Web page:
What is ISDS?

Friday 7 August 2015

Authors: Ian Gault and Andy Glenie

​​​​​​One of ​the main talking-points in relation to the ongoing negotiation of the Trans-Pacific Partnership Agreement (TPP) has been the inclusion in the TPP of provision for investor-state dispute settlement (ISDS).

ISDS clauses are commonplace in international trade agreements (known in New Zealand as free trade agreements or closer economic partnerships). New Zealand has already brought into force a number of agreements containing ISDS clauses, with parties including:

  • Singapore;1

  • Thailand;2

  • China;3

  • ASEAN (Brunei, Cambodia, Indonesia, Laos, Malaysia, Myanmar, the Philippines, Singapore, Thailand and Vietnam);4

  • Malaysia;5 and

  • Taiwan.6

Those agreements provide that each state must accord certain basic protections to the investors of another state. Those protections vary but typically include:

  • national treatment (foreign investors are entitled to treatment that is no less favourable than that accorded to domestic investors);

  • ‘most favoured nation’ status (foreign investors are entitled to treatment that is no less favourable than that accorded to investors from any other foreign state, usually under another trade agreement);

  • freedom from expropriation (the state may not nationalise or expropriate the property of a foreign investor without paying compensation); and

  • fair and equitable treatment (a broad standard incorporating notions of due process, legitimate expectation, and access to justice).

If a state breaches those standards, a foreign investor can take action to protect its investment. The precise options open to the foreign investor vary, but most ISDS clauses provide for the dispute to be resolved by a neutral arbitral panel pursuant to agreed procedural rules. As in any civil dispute, the panel may award damages to compensate the foreign investor (but not punish the state), or restitution.

Presently, the TPP talks involve twelve countries (Brunei, Chile, New Zealand, Singapore, USA, Australia, Peru, Vietnam, Malaysia, Mexico, Canada and Japan). If a deal is reached, TPP has the potential to significantly increase the ISDS-based protections offered to both foreign and New Zealand investors in the Pacific area. The detail of the TPP agreement is currently confidential, but in March 2015 Wikileaks released a recent draft of the investment chapter. That draft suggests that the TPP parties were contemplating an ISDS clause containing the key protections referred to above, backed up by modern arbitration provisions.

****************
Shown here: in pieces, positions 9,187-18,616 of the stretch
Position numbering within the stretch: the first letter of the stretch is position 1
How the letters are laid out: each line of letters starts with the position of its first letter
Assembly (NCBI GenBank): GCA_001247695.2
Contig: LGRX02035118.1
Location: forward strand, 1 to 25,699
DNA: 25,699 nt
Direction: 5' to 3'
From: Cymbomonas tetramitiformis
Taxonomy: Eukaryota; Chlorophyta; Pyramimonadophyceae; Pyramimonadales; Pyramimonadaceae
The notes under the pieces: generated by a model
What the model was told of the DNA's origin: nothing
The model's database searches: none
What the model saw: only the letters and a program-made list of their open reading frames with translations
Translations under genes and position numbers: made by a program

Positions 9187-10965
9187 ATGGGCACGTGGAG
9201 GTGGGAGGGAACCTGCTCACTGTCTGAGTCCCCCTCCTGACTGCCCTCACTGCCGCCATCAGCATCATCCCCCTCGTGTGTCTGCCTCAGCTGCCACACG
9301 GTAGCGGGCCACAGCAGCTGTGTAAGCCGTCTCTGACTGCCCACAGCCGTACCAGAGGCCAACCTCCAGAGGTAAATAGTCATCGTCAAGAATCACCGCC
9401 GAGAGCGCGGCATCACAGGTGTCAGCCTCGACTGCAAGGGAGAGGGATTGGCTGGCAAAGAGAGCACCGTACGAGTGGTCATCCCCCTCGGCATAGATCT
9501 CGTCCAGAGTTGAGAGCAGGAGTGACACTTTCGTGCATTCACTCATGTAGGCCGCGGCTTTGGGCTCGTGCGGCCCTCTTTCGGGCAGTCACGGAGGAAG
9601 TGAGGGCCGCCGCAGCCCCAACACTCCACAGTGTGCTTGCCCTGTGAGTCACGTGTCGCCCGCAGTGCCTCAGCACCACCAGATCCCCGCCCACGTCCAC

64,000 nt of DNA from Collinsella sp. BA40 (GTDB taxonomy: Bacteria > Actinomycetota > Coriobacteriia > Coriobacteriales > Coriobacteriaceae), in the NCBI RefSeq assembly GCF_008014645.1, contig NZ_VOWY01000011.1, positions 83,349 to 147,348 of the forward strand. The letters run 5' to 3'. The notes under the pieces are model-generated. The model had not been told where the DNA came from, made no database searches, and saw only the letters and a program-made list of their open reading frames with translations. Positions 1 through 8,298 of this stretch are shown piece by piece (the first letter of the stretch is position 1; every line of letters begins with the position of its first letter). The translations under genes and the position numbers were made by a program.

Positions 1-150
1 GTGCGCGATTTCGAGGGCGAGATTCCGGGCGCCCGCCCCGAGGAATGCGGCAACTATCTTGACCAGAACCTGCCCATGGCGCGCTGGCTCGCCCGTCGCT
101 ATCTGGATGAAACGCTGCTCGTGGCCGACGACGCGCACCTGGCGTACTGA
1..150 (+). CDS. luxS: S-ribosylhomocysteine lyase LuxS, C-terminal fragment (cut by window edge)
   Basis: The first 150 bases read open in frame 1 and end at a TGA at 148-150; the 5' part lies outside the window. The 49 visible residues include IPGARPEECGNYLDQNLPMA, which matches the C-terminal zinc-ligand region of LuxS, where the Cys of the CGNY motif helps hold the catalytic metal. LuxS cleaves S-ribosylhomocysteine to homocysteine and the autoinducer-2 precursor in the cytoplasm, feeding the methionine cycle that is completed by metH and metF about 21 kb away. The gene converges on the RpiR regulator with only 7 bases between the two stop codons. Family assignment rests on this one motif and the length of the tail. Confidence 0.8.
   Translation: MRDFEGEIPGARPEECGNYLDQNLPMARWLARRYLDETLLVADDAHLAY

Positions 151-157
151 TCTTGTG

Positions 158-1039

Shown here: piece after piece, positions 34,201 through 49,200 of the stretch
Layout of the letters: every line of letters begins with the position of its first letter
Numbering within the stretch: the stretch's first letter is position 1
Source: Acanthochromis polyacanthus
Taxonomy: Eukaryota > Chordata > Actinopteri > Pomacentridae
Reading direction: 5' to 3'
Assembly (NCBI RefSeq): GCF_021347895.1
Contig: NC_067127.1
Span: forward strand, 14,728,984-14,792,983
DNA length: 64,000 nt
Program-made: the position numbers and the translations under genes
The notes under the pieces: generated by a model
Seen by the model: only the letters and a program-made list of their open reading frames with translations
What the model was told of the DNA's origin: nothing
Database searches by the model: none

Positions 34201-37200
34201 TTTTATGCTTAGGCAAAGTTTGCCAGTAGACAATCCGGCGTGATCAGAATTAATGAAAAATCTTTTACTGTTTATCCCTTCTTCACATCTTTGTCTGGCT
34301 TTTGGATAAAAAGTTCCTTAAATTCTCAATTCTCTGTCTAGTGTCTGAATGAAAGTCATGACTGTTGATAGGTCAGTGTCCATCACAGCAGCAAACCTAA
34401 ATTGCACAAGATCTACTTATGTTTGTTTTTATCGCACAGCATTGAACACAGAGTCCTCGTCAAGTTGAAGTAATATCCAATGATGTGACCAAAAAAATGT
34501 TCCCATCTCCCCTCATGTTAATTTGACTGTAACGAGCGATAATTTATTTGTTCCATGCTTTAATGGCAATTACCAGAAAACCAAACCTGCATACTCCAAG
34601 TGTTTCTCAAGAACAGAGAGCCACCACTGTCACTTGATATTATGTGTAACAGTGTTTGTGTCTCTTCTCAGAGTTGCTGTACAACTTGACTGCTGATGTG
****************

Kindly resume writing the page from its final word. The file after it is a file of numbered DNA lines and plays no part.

If you would like to discuss New Zealand’s existing ISDS arrangements or the possible implications of the TPP for your business, please contact us.​


1 Agreement between New Zealand and Singapore on a Closer Economic Partnership (in force 1 January 2011), article 34.

2 New Zealand-Thailand Closer Economic Partnership Agreement (in force 1 July 2005), article 9.16(2).

3 Free Trade Agreement between the Government of New Zealand and the Government of the People’s Republic of China (in force 1 October 2008), articles 152 - 158.

4 ASEAN – Australia – New Zealand Free Trade Area (in force 1 January 2010), articles 18 – 28 of chapter 11.

5 New Zealand – Malaysia Free Trade Agreement (in force 1 August 2010), articles 10.19 - 10.29.

6 Agreement between New Zealand and the Separate Customs Territory of Taiwan, Penghu, Kinmen, and Matsu on Economic Cooperation (in force 1 December 2013), articles 18 – 28 of chapter12.


Disclaimer

This publication is necessarily brief and general in nature. You should seek professional advice before taking any action in relation to the matters dealt with in this publication.

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  • Ian Gault

    Partner and Deputy Chair Auckland
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